XML schemas should not be confused with XML. Schemas allow you to set rules that apply to XML documents. Rules are good; especially, for XML documents. Schemas define the structure of an XML document. Rules also assist novice XML authors from making mistakes when adding content to an XML document because rules govern what goes in an XML document, and what should be excluded.
Developers often create schemas with optional XML elements. Which begs the question: Are you authoring the schema to determine its structure, or are you authoring a schema to define the rules for content added to an XML document?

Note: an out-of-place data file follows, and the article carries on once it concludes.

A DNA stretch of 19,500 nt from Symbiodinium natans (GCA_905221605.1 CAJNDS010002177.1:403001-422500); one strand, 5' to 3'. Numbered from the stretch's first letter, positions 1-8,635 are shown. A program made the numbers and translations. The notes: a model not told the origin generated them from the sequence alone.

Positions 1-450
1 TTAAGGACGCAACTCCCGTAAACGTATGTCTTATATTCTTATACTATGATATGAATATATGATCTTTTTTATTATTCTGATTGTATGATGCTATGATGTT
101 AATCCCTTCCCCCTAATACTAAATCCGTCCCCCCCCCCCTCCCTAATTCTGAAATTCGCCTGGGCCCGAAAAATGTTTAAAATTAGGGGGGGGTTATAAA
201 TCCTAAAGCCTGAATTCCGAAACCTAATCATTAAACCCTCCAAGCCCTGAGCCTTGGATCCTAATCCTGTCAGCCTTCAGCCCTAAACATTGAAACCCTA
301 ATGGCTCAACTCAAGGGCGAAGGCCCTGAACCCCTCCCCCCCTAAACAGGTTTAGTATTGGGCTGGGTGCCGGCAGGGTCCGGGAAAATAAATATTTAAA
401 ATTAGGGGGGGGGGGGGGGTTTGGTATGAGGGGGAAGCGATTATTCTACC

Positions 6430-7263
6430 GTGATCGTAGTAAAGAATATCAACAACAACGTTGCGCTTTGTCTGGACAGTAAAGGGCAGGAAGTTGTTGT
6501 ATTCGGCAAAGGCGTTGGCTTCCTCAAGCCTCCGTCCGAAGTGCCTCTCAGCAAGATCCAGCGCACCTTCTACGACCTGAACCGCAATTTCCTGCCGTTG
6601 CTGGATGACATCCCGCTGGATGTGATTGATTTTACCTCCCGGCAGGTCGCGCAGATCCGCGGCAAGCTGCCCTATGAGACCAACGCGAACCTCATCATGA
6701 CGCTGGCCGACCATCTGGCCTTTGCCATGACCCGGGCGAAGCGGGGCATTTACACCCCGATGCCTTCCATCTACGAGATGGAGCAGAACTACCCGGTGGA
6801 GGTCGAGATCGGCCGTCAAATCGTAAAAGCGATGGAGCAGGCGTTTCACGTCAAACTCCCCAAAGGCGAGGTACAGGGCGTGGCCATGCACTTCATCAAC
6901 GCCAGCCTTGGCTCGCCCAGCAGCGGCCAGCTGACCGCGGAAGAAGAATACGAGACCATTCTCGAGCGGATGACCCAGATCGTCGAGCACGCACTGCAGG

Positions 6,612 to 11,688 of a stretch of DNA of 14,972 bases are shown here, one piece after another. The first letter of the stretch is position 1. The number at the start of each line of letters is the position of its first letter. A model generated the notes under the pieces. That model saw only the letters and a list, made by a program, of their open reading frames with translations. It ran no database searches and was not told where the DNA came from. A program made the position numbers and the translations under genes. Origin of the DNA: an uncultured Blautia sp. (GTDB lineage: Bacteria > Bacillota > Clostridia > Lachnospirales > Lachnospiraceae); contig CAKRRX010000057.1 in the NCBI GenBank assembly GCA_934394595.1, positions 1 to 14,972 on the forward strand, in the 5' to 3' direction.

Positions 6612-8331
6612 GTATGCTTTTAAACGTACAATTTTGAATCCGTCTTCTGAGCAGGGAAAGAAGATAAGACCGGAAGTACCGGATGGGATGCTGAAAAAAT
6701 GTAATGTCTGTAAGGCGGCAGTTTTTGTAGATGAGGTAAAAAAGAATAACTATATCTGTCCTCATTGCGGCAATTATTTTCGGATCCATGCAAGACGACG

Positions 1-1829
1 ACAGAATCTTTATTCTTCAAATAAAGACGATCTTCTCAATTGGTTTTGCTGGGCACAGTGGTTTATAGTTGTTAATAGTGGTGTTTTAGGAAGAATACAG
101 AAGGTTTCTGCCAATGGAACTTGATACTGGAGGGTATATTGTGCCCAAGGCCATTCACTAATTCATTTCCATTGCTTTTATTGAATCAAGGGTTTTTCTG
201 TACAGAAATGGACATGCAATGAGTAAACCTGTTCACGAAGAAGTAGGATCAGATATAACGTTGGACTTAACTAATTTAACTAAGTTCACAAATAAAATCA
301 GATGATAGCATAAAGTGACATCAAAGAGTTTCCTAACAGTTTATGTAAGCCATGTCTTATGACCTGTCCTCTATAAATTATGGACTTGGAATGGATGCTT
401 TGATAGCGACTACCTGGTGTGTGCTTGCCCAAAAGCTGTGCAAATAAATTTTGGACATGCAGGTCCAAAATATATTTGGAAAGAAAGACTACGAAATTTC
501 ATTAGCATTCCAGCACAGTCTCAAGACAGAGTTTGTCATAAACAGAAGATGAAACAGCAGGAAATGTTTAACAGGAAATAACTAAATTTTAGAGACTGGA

If you are creating a schema to define an XML document structure, don’t.
Often XML schemas are reversed engineered from XML documents⎯NOT the correct way to author schemas. One should design a schema. In designing, we must think about what elements are needed in an XML document. Considerations include how to structure the document, what rules to place on the data, and if only certain information should be allowed in the XML document. The proper way to approach schema design does not include reverse engineering an XML concept document to reduce typing.
Sorry, creating a schema is a dirty job. However, the rewards are bountiful when designed appropriately. Appropriately designed schemas produce consistent XML documents, consistent content, reusable content, and structure content.